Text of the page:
It appears that the recent popularity over new hybrid dog breeds (like Labradoodles) has spawned a more dangerous market for hybrid dog/wolf pups. Animal activists are warning about the potential for attacks. Moreover, the new breeds could still be illegal in some states and may expose owners to strict liability.
In torts, we often discuss the liability associated with the possession of wild animals, particularly wolves (which are popular with many pet owners). State laws not only prohibit such ownership but sometime prohibit half-breeds — animals that are half dog and half wolf.
The hybrids have become the rage in the United Kingdom, which allows ownership if the pups are three generations removed from the wild animal. They sell for £5,000 — creating a serious market for breeders (including some who may not wait for three generations to pass).
They are often cross bred with German shepherds, akitas, malamutes, huskies and other large breeds.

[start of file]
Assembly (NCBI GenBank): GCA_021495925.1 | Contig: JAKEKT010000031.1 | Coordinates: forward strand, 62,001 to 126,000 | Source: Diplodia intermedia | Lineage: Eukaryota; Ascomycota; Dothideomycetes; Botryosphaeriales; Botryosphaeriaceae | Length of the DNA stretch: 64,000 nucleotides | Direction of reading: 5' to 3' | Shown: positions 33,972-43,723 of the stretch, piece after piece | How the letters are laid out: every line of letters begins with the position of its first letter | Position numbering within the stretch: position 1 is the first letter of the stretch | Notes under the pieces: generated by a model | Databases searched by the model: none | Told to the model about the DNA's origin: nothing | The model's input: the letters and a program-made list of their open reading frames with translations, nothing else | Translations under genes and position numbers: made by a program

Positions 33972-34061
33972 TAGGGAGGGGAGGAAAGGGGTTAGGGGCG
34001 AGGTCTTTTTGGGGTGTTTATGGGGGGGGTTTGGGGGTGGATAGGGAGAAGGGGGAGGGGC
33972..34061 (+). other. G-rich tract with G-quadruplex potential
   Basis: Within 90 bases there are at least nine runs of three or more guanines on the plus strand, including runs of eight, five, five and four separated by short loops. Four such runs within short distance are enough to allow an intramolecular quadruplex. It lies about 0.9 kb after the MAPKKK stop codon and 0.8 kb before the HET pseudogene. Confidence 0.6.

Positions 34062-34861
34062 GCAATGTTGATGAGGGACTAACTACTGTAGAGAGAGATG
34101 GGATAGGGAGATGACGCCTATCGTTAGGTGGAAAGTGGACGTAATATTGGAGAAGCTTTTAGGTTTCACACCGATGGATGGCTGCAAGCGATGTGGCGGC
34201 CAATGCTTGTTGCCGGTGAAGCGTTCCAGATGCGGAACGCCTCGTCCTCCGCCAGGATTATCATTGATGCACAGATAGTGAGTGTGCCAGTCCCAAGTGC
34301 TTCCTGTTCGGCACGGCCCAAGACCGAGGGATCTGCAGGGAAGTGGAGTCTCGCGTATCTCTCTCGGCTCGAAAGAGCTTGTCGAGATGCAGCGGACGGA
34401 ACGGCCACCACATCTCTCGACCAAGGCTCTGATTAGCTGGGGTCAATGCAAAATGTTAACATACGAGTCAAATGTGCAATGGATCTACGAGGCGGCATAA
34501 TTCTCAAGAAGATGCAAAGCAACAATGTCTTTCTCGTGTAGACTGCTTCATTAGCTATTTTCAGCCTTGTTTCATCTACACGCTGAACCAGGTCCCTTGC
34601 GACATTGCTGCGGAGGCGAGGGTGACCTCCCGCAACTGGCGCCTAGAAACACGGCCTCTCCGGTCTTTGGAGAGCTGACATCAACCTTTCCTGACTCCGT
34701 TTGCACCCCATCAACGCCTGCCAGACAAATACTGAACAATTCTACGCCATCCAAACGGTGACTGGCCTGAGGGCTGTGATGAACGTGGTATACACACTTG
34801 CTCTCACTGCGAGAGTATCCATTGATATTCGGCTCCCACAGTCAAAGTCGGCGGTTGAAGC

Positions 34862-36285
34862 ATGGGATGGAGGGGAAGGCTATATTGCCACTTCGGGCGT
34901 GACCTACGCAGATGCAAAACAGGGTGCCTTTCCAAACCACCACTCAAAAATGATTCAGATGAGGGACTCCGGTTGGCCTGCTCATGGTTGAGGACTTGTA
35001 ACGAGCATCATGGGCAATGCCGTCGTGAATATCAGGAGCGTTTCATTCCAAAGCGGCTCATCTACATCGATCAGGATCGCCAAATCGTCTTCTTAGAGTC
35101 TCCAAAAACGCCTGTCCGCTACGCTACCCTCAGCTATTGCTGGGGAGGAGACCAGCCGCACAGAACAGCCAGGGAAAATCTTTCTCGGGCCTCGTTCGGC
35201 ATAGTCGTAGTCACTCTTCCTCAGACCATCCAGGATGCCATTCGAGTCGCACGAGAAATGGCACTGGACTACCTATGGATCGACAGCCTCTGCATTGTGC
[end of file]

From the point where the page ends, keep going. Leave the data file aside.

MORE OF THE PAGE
Beverley Cuddy, editor of Dogs Today, insists that “[t]o live in a domestic situation with a part-wolf is insane . . . Hybrids are a potential disaster area.”
These owners may find this to be an expense habit in the United States where wild animals are subject to strict liability. Even domesticated animals are held to such a standard if they have known vicious propensities. While many have heard of the “one free bite”rule, it is a bit of a misnomer. You do not get one free bite with a dog if you knew or should have known about its vicious nature or breed.
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